Two-time Booker Prize winner Peter Carey, the executive director of Hunter’s MFA program in creative writing, has made the shortlist for the prestigious Man Booker International Prize 2009. The Prize is given every two years for lifetime achievement by a fiction writer who writes in English or whose work is widely available in English translation. Carey has been nominated along with 13 other novelists, including Nobel Laureate V.S. Naipaul, E.L. Doctorow, and Manuel Vargas Llosa. The winner will be announced in May.
Carey received the Booker Prize for his books Oscar and Lucinda (1988) and True History of The Kelly Gang (2001). He is one of only two authors to have won the Booker Prize on two occasions.
Matthew Willis, a January 2009 Hunter graduate, has received a Fulbright grant for study, combined with a teaching assistantship, to teach English in Austria. A biology and German major, Willis plans to study communication and language access in a healthcare setting and teach English in a secondary school.
Willis has worked as a medical technician and an EMT and intends to pursue a medical degree when he returns to the U.S.
Administered by the Institute for International Education, the Fulbright U.S. Student Program awards research and study grants and English teaching assistantships to graduating seniors and alumni. Recipients receive a stipend to cover housing and living expenses.
Urban public health issues – from diseases such as HIV/AIDS, obesity, and diabetes to health disparities due to economic and environmental factors – will be the focus of a major new multi-disciplinary initiative at Hunter College, and named to honor a hero of New York City humanitarian activism, Joan Hyman Tisch.
The Joan H. Tisch Legacy Project is made possible with a one million dollar-plus five-year grant from her children, Academy Award-winning producer and community leader Steven Tisch, philanthropist and activist Laurie M. Tisch, and Loews Corp. Co-Chairman and New York civic leader Jonathan Tisch. The grant is managed by the Laurie M. Tisch Illumination Fund, a non-profit foundation committed to increasing access and opportunity for all New Yorkers by supporting efforts to illuminate minds, spark imagination and build community.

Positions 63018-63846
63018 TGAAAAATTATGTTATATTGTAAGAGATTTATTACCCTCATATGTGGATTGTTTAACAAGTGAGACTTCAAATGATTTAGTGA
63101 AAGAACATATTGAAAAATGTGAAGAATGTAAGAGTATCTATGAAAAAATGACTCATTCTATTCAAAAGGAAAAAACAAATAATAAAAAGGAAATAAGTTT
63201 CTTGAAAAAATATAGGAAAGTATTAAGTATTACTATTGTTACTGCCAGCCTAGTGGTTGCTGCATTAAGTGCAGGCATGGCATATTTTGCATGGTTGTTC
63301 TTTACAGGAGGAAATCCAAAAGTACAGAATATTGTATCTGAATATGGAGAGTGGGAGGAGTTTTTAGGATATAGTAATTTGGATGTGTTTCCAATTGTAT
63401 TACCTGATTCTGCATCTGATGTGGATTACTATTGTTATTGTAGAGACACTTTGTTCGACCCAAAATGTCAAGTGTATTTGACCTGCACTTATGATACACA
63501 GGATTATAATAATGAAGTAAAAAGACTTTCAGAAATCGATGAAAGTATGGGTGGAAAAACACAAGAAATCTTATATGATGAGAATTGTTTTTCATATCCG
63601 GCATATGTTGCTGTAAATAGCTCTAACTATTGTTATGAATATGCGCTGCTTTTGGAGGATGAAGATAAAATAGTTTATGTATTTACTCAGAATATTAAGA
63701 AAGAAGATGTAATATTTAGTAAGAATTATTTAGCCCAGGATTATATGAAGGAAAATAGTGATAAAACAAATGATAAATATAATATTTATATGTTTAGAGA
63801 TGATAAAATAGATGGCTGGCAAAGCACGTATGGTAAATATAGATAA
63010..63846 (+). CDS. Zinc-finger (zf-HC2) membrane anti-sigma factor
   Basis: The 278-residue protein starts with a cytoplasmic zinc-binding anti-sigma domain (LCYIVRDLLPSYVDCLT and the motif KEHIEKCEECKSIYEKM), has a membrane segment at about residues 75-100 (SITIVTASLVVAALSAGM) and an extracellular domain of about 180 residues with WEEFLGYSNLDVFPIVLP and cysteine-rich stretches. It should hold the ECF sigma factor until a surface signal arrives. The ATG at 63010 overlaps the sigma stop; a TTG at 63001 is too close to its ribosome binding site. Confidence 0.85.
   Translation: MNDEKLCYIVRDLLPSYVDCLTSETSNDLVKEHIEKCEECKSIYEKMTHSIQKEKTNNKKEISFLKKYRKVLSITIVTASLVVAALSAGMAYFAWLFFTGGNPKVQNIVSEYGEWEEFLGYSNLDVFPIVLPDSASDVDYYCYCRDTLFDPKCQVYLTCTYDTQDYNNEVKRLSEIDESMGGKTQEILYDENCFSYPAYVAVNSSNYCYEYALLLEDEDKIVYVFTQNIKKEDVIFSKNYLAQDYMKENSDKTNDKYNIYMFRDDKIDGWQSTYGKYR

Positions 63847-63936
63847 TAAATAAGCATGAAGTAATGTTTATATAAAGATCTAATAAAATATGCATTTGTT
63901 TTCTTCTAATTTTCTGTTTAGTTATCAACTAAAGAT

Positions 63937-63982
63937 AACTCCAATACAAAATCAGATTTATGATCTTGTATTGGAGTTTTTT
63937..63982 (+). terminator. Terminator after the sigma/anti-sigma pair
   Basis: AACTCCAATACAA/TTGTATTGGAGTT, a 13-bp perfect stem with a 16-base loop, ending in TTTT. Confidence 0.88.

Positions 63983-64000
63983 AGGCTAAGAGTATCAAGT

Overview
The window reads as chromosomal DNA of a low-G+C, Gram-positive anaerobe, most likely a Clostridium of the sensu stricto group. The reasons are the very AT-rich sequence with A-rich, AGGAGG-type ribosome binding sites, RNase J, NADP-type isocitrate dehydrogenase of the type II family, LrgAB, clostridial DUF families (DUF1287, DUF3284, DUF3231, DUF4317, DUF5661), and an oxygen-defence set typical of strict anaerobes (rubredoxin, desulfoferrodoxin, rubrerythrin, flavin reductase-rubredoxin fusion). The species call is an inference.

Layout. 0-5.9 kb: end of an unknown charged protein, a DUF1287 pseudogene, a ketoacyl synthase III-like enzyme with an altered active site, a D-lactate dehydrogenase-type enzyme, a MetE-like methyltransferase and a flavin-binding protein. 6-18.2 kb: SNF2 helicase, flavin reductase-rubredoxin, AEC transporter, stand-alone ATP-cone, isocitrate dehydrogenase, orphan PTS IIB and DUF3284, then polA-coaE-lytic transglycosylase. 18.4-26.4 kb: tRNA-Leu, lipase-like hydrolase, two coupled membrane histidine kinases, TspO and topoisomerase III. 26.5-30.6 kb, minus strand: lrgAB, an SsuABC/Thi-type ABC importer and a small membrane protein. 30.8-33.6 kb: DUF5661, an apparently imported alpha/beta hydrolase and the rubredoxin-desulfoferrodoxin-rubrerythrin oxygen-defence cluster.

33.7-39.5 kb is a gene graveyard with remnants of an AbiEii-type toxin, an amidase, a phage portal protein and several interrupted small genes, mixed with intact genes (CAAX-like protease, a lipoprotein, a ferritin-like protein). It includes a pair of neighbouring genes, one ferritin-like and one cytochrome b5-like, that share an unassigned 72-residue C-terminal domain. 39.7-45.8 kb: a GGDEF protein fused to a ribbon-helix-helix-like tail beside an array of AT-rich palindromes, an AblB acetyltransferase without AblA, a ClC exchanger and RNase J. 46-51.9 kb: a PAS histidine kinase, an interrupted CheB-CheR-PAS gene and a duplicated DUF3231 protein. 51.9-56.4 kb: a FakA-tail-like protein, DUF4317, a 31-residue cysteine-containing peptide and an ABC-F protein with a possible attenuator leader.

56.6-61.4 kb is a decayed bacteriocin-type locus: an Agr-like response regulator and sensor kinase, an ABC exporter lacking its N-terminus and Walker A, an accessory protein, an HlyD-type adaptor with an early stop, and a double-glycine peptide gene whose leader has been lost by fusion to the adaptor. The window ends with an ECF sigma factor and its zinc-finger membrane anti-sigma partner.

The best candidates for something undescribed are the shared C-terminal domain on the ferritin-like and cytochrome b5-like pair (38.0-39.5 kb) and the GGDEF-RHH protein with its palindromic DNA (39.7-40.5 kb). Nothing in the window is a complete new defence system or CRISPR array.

“Joan Tisch is already a deeply admired and respected champion in the fight against AIDS and HIV, here in New York and globally,” said Hunter College President Jennifer J. Raab. “We are deeply honored that Steve, Laurie, and Jon have chosen our institution to further and expand her unparalleled legacy. Especially now, as we prepare to open the new CUNY School of Public Health at Hunter College, their magnificent generosity will have a transformative impact, providing exciting new intellectual vision, research and programming in the critical sphere of urban public health.”
Speaking on behalf of her brothers, Laurie Tisch said, “Health care in this country, and particularly in the inner cities, is at the crisis stage. Childhood obesity is at epidemic proportions. The levels of diabetes, heart disease, and asthma in urban centers are alarmingly high. Far too many individuals have no health insurance and, as a result are foreclosed from seeking and obtaining the proper care. We need to address these and other issues, and we need to do so with a comprehensive strategy. This is the overarching mission of the project at Hunter College that my brothers and I are proud to create in honor of our mother.”
Noting that the initiative actualizes their mother’s own convictions and commitment to securing the well-being of humanity, she said, “She, as well as our father (the late philanthropic legend and business leader Preston Robert “Bob” Tisch), instilled in us the “pay it forward” philosophy, that we have the ability and responsibility to work on something larger than ourselves through service and philanthropy. And throughout our lives, our parents were the ideal role models. Indeed, our mother has been a general on the HIV/AIDS battlefield for more than a quarter century, as well as a leader in the continuing fight to eradicate hunger and poverty here in New York and around the country. So, we see this project as a truly fitting tribute to her.”
There are three components to the new program: